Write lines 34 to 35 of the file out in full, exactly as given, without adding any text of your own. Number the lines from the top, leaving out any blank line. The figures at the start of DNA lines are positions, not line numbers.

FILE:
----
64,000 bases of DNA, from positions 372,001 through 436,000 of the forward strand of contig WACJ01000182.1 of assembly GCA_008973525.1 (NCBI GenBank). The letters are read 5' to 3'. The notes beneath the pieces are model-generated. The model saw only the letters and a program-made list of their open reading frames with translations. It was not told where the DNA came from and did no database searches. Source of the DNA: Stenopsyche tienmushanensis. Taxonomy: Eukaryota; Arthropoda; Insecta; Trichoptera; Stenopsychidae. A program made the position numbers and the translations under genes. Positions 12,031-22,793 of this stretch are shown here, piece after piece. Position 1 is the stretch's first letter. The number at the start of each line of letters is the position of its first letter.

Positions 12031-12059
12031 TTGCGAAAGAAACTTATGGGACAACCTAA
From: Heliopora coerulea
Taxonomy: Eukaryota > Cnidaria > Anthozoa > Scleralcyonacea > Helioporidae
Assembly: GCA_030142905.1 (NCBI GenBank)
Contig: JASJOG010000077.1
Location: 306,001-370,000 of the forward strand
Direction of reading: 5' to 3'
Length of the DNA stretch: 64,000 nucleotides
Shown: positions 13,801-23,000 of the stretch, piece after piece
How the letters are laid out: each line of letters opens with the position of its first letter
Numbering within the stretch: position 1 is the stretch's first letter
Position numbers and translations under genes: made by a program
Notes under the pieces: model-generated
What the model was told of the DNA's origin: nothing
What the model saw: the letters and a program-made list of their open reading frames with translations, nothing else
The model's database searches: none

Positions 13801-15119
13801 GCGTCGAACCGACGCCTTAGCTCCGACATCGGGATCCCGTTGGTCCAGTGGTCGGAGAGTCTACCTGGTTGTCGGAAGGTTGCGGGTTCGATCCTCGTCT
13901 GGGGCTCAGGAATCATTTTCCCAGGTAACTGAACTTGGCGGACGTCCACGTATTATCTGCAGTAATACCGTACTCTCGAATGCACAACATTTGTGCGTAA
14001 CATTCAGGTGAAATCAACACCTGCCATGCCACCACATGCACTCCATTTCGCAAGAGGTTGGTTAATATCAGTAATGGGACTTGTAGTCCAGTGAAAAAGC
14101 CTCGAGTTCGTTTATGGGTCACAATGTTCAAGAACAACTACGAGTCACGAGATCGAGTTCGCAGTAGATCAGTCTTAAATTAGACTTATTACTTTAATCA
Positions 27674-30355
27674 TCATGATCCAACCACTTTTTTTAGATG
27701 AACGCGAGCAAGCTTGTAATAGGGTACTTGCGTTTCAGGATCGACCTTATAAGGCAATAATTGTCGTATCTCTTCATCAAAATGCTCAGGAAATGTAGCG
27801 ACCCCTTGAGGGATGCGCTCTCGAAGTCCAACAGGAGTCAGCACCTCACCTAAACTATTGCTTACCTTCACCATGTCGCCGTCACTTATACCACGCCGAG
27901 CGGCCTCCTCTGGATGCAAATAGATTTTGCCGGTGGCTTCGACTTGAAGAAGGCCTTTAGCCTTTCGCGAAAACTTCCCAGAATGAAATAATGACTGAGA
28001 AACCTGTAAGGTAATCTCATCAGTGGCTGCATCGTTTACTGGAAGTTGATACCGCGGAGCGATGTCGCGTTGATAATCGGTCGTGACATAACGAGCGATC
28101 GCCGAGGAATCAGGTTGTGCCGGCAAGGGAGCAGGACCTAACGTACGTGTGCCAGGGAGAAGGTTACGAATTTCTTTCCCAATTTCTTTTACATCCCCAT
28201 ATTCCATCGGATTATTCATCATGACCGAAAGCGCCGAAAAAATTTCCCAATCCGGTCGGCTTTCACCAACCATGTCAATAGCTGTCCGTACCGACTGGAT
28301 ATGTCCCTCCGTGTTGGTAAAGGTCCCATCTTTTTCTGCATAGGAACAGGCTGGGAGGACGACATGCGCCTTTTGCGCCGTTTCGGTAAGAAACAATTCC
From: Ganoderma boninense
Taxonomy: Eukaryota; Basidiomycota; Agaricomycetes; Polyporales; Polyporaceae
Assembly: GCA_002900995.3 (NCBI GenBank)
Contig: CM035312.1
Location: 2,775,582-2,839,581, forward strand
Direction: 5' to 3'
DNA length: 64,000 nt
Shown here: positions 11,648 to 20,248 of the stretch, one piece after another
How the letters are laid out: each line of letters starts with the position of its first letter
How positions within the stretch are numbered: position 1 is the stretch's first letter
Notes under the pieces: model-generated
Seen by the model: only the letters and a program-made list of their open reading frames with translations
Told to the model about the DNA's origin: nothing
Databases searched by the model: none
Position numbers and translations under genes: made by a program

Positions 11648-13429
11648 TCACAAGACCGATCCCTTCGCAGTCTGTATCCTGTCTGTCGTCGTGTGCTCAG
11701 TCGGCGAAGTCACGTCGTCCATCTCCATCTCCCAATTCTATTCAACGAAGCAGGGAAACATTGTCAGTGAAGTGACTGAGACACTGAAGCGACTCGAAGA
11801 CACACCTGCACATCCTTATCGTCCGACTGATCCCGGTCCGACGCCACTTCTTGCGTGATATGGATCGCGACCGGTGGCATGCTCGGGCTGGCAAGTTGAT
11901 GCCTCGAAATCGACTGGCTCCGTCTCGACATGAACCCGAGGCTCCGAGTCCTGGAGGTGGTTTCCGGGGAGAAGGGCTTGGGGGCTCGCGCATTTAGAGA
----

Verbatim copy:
Taxonomy: Eukaryota; Basidiomycota; Agaricomycetes; Polyporales; Polyporaceae
Assembly: GCA_002900995.3 (NCBI GenBank)